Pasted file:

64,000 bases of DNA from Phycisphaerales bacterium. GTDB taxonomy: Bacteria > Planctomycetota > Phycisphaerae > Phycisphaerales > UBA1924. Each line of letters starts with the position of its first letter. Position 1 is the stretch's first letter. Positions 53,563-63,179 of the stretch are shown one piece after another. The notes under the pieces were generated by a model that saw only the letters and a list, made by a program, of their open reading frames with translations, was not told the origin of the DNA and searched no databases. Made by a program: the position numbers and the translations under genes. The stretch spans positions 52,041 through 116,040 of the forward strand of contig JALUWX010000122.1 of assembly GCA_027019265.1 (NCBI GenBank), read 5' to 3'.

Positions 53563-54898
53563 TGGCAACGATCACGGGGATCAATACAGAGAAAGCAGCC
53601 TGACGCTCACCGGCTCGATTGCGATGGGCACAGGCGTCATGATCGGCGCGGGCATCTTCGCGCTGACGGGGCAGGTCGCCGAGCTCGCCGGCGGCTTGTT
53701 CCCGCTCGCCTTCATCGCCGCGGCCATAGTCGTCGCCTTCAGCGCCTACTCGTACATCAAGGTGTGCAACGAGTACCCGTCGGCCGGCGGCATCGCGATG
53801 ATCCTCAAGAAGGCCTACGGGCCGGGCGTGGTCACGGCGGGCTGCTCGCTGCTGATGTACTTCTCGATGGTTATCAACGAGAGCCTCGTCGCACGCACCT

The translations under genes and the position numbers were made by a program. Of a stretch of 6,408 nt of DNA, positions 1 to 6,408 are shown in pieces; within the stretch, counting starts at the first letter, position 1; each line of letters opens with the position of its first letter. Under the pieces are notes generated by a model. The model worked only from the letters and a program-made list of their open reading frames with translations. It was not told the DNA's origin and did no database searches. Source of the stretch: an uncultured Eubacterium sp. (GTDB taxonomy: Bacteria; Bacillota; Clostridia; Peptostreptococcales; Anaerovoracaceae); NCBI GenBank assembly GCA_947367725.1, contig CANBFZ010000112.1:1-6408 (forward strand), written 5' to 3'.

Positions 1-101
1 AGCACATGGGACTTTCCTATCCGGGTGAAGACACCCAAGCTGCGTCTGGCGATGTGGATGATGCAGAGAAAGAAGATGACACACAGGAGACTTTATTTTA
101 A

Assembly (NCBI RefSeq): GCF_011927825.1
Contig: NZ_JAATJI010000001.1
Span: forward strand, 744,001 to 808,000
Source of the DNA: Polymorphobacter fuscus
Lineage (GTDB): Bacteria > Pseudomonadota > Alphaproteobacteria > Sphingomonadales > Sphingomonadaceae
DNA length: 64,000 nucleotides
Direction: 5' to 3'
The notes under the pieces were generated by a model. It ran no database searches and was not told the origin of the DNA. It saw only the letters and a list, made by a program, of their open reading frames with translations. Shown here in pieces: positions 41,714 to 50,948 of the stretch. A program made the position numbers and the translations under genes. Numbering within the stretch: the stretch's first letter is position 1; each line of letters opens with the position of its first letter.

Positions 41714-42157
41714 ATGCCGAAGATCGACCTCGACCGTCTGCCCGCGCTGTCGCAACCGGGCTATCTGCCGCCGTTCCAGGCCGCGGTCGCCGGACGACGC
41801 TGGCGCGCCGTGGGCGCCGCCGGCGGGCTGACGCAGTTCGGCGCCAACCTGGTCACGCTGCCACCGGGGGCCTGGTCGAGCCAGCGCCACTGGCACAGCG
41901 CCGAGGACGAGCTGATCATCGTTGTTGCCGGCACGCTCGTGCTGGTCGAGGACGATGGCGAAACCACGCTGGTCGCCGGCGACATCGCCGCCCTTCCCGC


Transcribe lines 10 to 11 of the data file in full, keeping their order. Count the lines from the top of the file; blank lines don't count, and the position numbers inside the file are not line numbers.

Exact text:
101 A

Assembly (NCBI RefSeq): GCF_011927825.1